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US rhetoric masks absence of fresh North Korea policy

Wednesday, April 12, 2017


South Korea’s unification minister (MOU) warned on April 10 that any US strike on North Korea would put “the safety of the public” at risk. A day later, Seoul’s defence (MND) and foreign (MFA) ministries dismissed rumours on local social media of an imminent war crisis as “overblown” and “groundless”, respectively. Moon Jae-in, the liberal opposition candidate whom most polls predict will win the May 9 snap presidential election, said he does not expect a US pre-emptive strike on the North. However, Moon also warned Washington that South Korea is “the concerned party” which “owns” peninsula-related matters, including the nuclear issue.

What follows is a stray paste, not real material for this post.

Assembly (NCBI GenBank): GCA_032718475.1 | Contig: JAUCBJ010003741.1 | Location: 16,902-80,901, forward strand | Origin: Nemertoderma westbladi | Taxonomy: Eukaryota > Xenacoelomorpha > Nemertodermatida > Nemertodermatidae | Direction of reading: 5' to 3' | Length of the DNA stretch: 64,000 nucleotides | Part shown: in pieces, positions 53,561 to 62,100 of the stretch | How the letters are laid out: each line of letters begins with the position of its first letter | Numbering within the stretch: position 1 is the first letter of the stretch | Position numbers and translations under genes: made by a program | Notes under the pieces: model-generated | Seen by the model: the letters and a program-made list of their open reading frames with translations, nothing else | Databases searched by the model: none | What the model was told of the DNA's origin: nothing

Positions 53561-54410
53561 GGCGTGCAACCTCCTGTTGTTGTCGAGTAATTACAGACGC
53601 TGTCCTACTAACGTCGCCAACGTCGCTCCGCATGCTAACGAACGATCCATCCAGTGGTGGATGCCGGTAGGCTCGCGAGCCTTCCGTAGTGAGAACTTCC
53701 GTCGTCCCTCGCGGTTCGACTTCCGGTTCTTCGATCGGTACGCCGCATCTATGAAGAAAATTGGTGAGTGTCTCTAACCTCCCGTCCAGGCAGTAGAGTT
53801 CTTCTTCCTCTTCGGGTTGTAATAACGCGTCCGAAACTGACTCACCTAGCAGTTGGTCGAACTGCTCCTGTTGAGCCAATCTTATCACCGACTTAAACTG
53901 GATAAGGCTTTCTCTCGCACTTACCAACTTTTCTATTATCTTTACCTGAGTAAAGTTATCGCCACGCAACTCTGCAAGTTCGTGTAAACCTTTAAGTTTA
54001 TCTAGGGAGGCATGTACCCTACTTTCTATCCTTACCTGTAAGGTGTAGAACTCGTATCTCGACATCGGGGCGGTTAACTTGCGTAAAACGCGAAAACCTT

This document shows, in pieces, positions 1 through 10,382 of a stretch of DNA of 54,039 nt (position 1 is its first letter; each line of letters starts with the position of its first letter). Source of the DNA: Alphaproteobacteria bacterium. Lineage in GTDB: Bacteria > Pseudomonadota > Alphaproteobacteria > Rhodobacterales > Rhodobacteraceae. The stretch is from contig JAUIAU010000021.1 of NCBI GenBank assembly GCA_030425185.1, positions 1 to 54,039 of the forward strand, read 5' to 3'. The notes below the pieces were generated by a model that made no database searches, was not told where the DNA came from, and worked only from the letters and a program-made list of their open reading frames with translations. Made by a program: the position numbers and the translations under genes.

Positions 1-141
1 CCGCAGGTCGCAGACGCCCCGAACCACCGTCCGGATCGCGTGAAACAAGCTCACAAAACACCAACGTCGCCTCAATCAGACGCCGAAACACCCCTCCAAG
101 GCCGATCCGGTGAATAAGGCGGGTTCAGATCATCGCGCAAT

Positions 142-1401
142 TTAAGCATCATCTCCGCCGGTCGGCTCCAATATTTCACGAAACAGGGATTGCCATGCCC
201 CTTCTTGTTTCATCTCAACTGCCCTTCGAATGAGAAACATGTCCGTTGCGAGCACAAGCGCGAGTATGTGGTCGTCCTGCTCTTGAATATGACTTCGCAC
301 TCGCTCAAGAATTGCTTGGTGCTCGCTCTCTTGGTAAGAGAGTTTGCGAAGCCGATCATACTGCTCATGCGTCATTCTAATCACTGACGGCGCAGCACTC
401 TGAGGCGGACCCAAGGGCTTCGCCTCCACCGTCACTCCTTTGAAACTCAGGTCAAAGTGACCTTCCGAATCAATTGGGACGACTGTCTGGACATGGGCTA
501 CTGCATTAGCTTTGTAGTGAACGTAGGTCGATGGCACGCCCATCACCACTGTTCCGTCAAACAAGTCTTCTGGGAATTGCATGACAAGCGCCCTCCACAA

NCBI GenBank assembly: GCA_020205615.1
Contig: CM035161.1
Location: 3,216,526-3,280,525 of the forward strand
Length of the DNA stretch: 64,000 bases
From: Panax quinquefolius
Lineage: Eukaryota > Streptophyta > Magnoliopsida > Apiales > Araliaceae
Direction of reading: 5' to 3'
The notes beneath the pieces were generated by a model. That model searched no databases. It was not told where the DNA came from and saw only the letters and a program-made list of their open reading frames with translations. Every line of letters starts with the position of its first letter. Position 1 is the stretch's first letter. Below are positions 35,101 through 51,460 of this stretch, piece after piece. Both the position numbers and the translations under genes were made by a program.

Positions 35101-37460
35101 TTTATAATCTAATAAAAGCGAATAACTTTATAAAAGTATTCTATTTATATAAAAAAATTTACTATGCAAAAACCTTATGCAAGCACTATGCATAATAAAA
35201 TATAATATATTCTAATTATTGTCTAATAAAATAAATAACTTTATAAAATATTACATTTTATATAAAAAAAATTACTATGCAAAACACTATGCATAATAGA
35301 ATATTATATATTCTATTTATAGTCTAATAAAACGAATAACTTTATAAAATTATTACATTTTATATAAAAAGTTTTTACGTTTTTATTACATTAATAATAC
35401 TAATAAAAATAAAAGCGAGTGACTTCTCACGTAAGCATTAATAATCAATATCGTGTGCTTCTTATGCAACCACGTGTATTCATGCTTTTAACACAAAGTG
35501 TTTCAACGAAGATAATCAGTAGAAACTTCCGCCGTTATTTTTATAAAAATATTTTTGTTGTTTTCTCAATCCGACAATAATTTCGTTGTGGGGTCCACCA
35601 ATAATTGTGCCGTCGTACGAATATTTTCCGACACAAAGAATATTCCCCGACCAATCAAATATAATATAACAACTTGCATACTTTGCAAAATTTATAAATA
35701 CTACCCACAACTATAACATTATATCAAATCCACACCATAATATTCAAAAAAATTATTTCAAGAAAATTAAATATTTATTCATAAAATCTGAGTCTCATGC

• Experienced military professionals in Trump’s cabinet and National Security Council are a restraining influence.
  • South Korea and Japan, being in the front line, will counsel their US protector against any action that might imperil their security.
  • If Moon Jae-in is elected, his desire to re-engage the North will clash with Trump’s hard-line attitude and narrow nuclear focus.
  • After his smooth -- if insubstantial -- summit with Xi, Trump’s threatened unilateralism on North Korea is likely to stop at sanctions.

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